To overcome the difficulty in learning Chemistry for students and in particular to help with their understandings of Organic Chemistry reactions, I used mind maps as a technique. Mind maps are an outline of ideas that emerge from a central theme or concept (Buzan and Buzan, 1993). Each student developed their own mind maps after I taught them first, and the students then used them consistently through one academic year. At the end of the academic year, I probed the effectiveness of using mind maps in making Organic Chemistry easier and simpler via survey and student drawn mind maps. The analysis of the student responses from the survey revealed that the students benefitted from using mind maps as the maps helped the students remember and recollect various organic reactions and to make connections between various concepts and functional groups. I also used this research to find out what the attitude of my students is towards chemistry as a subject. This information has been significant in improving my practice as a teacher. The benefits of using mind maps can be extended to other subjects as mind maps are found to be extremely helpful in organizing complex data in the learner’s brain and to develop a suitable mental model. Mind maps help in making lengthy notes compact, helping students to learn large content in less time (Nyagblormase, Gyampoh, Hinson, Aidoo, and Yeboah, 2021). The visual appeal in the mind maps also helps in quick recall (Brinkmann, 2003; Vekiri, 2002). Teachers can experiment with mind maps as tools for collaborative learning, as assessments to gauze student learning or as worksheets to promote practice among their students. This whole process of studying my students has also helped me to understand the strength of practitioner research to improve the teaching-learning processes in the classroom.
The research is a small-scale project that I carried out as part of an assignment during my MA in Education studies. I was teaching at a school in India while I was pursuing the degree and had the opportunity to utilize my classroom to conduct research. This provided me with a unique opportunity to use the knowledge and skills developed from the university course to simultaneously apply them in my classroom to investigate the teaching-learning process. This in turn helped to guide my practice as a teacher.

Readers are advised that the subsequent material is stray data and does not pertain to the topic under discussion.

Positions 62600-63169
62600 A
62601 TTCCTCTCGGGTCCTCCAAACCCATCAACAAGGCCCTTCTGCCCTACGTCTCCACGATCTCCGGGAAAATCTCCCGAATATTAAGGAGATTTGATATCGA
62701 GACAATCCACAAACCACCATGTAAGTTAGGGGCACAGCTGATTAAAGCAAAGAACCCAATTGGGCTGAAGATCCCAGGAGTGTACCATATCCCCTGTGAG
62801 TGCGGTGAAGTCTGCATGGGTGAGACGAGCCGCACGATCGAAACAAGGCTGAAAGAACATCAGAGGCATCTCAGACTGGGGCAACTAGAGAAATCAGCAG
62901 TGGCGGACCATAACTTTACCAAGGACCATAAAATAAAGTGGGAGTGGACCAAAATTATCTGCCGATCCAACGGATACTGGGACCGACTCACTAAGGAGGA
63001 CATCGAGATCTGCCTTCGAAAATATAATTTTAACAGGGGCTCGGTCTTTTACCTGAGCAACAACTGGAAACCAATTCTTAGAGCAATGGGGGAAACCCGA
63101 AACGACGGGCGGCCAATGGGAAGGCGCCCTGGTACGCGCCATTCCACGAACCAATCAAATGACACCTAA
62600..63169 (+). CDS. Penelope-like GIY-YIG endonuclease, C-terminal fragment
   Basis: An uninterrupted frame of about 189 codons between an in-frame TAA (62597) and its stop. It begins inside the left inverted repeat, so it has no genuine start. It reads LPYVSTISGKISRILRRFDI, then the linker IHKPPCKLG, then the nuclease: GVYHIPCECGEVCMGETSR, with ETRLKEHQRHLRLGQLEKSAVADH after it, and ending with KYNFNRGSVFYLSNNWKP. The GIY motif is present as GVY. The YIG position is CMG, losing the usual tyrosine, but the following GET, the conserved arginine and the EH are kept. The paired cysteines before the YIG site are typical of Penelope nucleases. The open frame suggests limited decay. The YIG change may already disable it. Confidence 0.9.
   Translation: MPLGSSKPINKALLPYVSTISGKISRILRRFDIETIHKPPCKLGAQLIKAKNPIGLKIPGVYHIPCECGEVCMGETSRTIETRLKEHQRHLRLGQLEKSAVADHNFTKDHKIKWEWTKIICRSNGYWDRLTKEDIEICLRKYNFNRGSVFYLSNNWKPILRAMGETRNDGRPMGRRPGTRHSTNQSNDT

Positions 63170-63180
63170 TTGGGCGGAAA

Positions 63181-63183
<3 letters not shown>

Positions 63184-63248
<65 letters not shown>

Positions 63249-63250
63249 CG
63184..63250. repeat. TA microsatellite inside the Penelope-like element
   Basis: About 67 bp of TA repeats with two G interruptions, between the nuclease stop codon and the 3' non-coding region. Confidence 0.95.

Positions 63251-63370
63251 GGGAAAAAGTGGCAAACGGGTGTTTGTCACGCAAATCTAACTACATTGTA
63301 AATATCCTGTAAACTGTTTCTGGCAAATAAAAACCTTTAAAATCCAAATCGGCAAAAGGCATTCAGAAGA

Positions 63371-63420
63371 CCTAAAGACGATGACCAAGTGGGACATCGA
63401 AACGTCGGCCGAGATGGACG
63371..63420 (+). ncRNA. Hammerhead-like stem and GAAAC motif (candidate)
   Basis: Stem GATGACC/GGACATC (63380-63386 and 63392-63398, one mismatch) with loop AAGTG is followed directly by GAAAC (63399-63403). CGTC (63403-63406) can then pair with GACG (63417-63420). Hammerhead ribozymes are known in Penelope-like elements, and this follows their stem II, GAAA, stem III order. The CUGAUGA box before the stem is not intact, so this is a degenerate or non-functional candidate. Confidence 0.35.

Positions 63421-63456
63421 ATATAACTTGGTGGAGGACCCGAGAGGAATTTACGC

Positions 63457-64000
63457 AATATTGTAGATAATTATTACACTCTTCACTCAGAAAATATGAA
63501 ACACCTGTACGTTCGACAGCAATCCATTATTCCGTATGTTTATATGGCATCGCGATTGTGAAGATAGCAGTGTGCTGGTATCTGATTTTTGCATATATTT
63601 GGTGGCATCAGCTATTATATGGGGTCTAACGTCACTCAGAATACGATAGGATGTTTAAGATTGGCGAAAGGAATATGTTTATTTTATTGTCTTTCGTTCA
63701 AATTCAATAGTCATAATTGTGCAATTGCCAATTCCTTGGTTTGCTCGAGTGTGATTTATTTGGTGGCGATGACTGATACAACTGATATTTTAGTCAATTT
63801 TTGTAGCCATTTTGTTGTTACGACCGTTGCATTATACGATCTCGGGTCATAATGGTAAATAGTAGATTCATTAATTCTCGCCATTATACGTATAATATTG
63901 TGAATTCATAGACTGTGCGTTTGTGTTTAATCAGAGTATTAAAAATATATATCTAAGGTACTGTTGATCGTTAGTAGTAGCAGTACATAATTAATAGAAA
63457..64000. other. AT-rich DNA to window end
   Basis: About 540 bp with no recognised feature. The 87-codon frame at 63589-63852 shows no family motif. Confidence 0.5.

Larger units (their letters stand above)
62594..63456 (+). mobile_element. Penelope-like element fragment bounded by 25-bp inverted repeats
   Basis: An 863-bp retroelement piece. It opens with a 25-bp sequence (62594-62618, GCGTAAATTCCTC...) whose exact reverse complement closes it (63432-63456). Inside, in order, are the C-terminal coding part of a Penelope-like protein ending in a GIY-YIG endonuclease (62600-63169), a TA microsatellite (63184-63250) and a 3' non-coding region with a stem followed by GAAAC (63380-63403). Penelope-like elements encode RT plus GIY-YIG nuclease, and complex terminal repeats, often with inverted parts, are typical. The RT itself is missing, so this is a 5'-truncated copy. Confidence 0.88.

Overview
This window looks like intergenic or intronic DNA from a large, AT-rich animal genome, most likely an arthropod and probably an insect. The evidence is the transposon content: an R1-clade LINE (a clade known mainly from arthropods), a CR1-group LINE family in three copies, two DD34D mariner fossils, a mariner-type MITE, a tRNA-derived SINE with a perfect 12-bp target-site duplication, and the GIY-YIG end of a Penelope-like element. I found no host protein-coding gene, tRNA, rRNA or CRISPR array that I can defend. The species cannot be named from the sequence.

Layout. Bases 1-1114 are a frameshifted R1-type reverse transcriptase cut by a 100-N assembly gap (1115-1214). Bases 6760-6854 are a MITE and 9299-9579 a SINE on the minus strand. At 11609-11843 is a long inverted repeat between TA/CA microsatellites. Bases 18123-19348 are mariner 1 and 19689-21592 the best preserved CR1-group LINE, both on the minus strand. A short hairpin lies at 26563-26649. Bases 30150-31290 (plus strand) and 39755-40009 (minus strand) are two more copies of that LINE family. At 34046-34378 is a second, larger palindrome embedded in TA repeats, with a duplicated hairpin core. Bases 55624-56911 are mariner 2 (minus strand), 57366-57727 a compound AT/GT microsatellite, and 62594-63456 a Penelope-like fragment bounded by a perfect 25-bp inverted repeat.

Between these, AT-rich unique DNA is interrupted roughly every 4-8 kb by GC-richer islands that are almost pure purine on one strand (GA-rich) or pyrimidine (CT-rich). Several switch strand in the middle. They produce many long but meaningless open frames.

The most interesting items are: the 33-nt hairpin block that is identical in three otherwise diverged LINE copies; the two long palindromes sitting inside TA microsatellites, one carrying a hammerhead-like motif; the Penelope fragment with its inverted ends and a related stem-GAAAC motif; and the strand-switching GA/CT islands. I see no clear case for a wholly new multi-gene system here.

This project acted as a stepping stone into practitioner research for me. I was a novice as a researcher but my experience of teaching Chemistry to high school students helped guide my research towards questions that arise from my practice in classrooms and school. During my teaching experience, I noticed that many students consider Chemistry as a difficult subject. Many adults also express that they had similar feelings towards the subject when they were students.
The use of mind maps was an initiative to simplify Organic Chemistry for students. The participants were my grade 11 students, who are enrolled in Cambridge Assessment International Examinations (CAIE) curriculum at a private school located in a metropolitan city in India. The medium of instruction is English and the school caters to an upper middle-class community. The school has grades from Kindergarten to grade 12. It offers both international (CAIE) and national curriculum to students and students choose one of these curricula based on their aspirations. A qualifying teaching degree (referred to as B.Ed) is mandatory for teachers to teach National curricula, but no such degree is compulsory to teach the international curriculum (though alternative degrees like Post Graduate Certificate in International Education (PGCEi) are sometimes preferred).